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Christmas British traditions: what is Boxing Day?

The best time of the year regarding bank holidays in the UK is probably Christmas time, where people will get 3 public holidays almost in a week.

These bank holidays are Christmas-Day, Boxing Day and New Year’s Day.

This means that generally, people won’t work between Christmas and New Year’s Day, and London is probably the quietest and least populated time of the Year in London.

If we generally all understand what Christmas day and New Year’s Day refer to, it is usually not the case for newcomers.

According to the definition of The Oxford English Dictionary, Boxing Day is “the first week-day after Christmas Day, observed as a holiday on which postmen, errand boys, and servants of various kinds expect to receive a Christmas-box”.

But what would be a Christmas box? In Britain and as well in Continental Europe, it was a custom for tradespeople to collect “Christmas boxes” of money or presents on the first weekday after Christmas as thanks for good service throughout the year. The Christmas boxes could also include the leftovers of Christmas dinner for servant and tradespeople to share.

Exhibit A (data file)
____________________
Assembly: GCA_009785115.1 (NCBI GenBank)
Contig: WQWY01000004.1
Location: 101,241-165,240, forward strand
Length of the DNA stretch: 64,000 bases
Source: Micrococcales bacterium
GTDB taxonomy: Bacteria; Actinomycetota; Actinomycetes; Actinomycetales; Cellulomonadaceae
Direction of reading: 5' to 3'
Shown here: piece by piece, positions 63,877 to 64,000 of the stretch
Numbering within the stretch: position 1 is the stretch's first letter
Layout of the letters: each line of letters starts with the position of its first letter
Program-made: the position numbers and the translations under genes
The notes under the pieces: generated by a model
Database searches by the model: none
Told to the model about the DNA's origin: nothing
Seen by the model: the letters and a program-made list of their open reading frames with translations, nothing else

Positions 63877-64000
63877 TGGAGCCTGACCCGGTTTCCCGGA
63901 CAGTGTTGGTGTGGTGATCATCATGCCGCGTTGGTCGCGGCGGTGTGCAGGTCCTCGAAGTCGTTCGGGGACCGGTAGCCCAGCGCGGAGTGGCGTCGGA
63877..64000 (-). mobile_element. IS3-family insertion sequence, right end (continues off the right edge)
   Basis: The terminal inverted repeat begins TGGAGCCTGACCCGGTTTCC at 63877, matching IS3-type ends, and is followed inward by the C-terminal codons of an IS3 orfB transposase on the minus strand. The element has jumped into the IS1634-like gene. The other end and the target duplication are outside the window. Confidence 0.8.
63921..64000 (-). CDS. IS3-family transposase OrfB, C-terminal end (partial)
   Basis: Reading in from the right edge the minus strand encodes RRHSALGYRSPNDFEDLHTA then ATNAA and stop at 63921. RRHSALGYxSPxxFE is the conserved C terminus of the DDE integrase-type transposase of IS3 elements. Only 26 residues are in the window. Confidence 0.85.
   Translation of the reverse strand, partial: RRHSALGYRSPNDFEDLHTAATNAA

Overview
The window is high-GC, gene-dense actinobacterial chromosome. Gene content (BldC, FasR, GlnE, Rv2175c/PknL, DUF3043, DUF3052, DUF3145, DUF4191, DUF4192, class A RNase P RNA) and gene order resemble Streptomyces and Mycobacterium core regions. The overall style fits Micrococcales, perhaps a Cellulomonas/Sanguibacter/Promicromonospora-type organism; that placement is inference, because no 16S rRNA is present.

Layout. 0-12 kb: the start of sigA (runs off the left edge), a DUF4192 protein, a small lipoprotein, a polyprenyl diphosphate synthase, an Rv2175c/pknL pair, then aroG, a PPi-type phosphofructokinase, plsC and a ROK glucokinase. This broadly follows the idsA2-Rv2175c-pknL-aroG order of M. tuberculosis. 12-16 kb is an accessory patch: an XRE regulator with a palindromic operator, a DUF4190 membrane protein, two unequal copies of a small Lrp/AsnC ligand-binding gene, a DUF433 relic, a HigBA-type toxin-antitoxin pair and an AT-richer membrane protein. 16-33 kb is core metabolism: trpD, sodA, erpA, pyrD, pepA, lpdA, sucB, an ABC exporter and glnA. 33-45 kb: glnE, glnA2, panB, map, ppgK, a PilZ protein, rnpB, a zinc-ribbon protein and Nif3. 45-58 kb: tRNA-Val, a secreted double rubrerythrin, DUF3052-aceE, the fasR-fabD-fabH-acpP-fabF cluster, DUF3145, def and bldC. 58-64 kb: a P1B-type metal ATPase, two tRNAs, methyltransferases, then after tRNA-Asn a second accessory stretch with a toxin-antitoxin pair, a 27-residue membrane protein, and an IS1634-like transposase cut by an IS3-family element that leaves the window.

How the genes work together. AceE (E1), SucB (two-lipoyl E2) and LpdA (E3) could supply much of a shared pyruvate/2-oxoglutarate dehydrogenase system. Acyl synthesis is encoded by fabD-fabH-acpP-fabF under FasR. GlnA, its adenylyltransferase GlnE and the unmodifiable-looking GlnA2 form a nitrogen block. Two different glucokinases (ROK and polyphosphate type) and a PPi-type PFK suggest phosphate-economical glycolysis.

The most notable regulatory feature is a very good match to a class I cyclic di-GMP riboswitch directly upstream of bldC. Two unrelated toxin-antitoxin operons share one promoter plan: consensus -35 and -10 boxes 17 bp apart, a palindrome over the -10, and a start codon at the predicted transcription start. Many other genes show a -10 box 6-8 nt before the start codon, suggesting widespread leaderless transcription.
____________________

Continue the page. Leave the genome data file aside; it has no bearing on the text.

Boxing Day was thus rooted in a tradition of caring and sharing.

Nowadays, one can say this nice tradition has turned into something much more mercantile: in the UK, it has become the first day of Winter Sale, lasting up to mid-January. It is generally the day of the year generating the highest revenue for merchants.

In my opinion, the week of Christmas is one of the best of the year to enjoy the British capital: lots of people have flown away from the center of London: consequently, you can enjoy shopping for bargains in a stress-less and serene way.

Something unusual in London, certainly not to be missed!

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